Someone has been taping up posters on Capitol Hill (and I hear, though I haven't seen, across the city) encouraging people to use the city's "Find It, Fix It" app to report homeless people sleeping in tents. "See a tent? Report a tent," the poster reads. "Living outside without access to sanitation is inhumane. Here's what to do." The poster then directs people to download the app and report the person who set up the tent, or else to pursue a general inquiry with the Customer Service Bureau.

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At the Select Committee on Homelessness and Housing affordability today, Jason Johnson, interim director of Seattle's Human Services Department, said the posters were "not an HSD document." However, Johnson appeared to endorse the poster's message.

After explaining that people normally use the app to report potholes, litter dumps, and general stuff that needs fixing, Johnson said, "If there is someone you're concerned with who is sleeping outdoors, [Find It, Fix It] is also a way to get that on the Navigation Team's radar," he said. "So it was through the Find It, Fix It app that we can be alerted to someone who's in distress and needs a connection to services."

That disposition tracks with information on the city's Homelessness Response webpage, which shows that the city learns about "unauthorized encampments" through the app.

Alison Eisinger, executive director at the Seattle/King County Coalition on Homelessness, couldn't disagree with this use of the app more. "People who print or follow instructions from that sign ought to have their heads and hearts examined—along with their understanding of the word 'inhumane,'" she wrote in an email. "There is a fundamental difference between reporting a broken sidewalk, pothole, or other city infrastructure in need of repair and asking for a municipal response to human beings who don’t have the most basic of basics—a home."

Eisinger called on Seattle to do more to meet people's needs for housing, and in the meantime implored city officials to "reject simplistic and cynical efforts to treat this social and economic storm as something to be addressed by an app."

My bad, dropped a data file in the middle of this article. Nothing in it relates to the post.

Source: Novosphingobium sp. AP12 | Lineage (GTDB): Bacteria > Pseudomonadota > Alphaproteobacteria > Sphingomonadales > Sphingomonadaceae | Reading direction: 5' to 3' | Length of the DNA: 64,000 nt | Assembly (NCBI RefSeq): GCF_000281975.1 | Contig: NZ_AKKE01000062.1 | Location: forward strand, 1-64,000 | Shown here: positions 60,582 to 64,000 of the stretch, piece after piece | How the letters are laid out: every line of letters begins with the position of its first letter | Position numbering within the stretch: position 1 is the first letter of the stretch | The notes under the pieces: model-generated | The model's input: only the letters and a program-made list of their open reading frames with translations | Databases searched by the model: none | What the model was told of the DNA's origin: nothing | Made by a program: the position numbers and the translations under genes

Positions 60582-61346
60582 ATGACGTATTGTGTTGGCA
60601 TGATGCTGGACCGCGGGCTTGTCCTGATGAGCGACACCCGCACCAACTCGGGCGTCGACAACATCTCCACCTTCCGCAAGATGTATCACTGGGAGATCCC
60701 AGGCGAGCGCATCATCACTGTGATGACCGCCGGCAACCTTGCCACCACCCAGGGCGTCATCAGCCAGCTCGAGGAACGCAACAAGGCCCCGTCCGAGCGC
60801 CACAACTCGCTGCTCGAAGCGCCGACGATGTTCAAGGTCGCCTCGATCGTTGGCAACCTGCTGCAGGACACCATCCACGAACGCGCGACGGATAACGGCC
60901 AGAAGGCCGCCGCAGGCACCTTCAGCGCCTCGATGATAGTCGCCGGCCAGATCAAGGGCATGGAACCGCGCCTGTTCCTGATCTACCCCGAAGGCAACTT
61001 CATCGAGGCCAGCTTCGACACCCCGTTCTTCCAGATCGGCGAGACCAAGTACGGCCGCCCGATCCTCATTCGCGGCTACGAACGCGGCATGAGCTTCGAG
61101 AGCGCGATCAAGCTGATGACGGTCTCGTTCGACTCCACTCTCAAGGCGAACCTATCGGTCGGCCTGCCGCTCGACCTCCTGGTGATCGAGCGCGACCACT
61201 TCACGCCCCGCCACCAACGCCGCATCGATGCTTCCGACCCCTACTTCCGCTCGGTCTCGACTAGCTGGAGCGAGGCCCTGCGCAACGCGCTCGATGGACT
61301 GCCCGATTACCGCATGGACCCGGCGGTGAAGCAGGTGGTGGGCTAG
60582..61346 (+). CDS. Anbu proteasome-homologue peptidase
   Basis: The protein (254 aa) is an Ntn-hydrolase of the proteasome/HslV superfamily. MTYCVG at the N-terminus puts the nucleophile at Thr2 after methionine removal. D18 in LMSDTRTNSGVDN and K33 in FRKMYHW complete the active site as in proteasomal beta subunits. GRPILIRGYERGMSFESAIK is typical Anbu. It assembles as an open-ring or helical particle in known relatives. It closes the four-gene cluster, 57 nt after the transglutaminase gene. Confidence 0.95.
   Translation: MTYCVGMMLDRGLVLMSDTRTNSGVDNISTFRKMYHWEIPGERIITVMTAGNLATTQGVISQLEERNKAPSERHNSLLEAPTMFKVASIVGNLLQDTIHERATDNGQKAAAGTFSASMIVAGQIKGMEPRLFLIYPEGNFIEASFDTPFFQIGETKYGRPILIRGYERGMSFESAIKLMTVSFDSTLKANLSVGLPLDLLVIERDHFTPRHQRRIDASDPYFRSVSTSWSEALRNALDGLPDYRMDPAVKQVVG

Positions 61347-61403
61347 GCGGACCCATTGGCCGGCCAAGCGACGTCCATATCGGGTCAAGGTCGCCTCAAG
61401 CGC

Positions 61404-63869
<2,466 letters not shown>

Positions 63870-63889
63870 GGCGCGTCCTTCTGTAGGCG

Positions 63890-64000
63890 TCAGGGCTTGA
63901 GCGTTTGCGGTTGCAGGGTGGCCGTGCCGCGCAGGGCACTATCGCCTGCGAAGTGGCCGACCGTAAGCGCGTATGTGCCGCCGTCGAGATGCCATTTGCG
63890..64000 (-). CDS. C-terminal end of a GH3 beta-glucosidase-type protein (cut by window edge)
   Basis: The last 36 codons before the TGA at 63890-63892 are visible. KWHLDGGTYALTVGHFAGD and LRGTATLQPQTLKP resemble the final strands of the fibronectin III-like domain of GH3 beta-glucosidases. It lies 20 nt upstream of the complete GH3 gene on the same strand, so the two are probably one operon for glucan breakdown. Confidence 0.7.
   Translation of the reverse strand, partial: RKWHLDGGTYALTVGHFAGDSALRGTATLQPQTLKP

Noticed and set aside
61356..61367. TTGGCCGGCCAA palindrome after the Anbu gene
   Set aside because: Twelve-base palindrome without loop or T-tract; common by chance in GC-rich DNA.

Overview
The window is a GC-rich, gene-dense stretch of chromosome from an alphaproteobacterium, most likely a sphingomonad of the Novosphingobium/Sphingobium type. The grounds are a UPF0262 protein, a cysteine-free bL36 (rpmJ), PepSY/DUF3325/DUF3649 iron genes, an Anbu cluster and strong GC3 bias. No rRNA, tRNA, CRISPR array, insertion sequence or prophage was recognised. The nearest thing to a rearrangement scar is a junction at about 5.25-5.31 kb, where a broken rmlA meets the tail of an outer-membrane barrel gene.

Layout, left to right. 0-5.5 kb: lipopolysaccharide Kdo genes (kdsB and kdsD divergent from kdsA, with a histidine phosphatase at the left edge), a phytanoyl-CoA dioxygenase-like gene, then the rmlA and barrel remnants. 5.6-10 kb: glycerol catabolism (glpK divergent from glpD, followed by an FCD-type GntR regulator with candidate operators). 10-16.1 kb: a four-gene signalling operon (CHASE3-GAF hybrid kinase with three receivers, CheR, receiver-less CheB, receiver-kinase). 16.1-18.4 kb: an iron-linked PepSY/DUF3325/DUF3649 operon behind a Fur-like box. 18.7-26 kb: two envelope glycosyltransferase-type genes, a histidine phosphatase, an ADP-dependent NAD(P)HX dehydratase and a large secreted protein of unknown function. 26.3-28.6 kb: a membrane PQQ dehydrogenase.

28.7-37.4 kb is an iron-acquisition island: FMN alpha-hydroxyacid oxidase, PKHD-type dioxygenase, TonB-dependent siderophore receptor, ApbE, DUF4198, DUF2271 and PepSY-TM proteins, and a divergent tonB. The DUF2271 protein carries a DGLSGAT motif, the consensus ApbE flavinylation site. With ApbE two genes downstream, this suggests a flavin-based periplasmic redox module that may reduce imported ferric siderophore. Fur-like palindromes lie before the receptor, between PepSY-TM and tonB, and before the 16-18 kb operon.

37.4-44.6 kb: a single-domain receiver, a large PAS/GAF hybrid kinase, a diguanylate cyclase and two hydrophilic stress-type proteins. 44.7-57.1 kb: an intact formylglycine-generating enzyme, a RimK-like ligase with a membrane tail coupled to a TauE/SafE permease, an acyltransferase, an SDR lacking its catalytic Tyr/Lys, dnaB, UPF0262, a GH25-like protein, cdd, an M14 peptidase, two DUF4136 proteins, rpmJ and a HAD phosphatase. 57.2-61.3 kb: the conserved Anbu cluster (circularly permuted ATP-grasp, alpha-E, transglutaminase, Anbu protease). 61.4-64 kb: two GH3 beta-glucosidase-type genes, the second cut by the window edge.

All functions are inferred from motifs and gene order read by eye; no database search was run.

Shortly after the poster was posted online, other critics offered signs of their own:

Speaking for Mayor Durkan's office, Mark Prentice said, "We think that this poster was inappropriate." I asked if they thought the content of the poster was inappropriate and will update if I hear back.

In the committee meeting, CMs Teresa Mosqueda and Kshama Sawant called such use of the app "inappropriate." In a written statement later on, Mosqueda emphasized her "extreme disappointment that the city’s Find it, Fix it app is being promoted as a tool to further traumatize people experiencing homelessness" and promised to follow up with "Calvin Goings, the Director of the Department of Finance and Administration Services to see what their plan is to respond to any reporting of people living outside."

Mosqueda added: "I want to make sure that we have an outreach plan, are following the 72-hour notice and offer people shelter and services."

Council Member Mike O'Brien declined to comment.

Will Lemke, a spokesperson for the Navigation Team, provided some more context on the relationship between FiFi and the Nav Team. When people notify the city of an unauthorized encampment through the app, the Navigation Team's Field Coordinator checks out the report and decides on an appropriate response, "which may include getting outreach to the site or crews to pick up garbage," Lemke said.

"FiFi information may help the team understand what's going on in places, but it does not dictate the team's work," Lemke added. "With a rough estimate of 400+ encampments throughout Seattle and hundreds more reports being sent to the City through other means, the team will only remove an encampment if it poses significant public health and safety concerns. Encampments blocking sidewalks or park facilities or are clearly dangerous like 10th and Dearborn are prioritized for removal."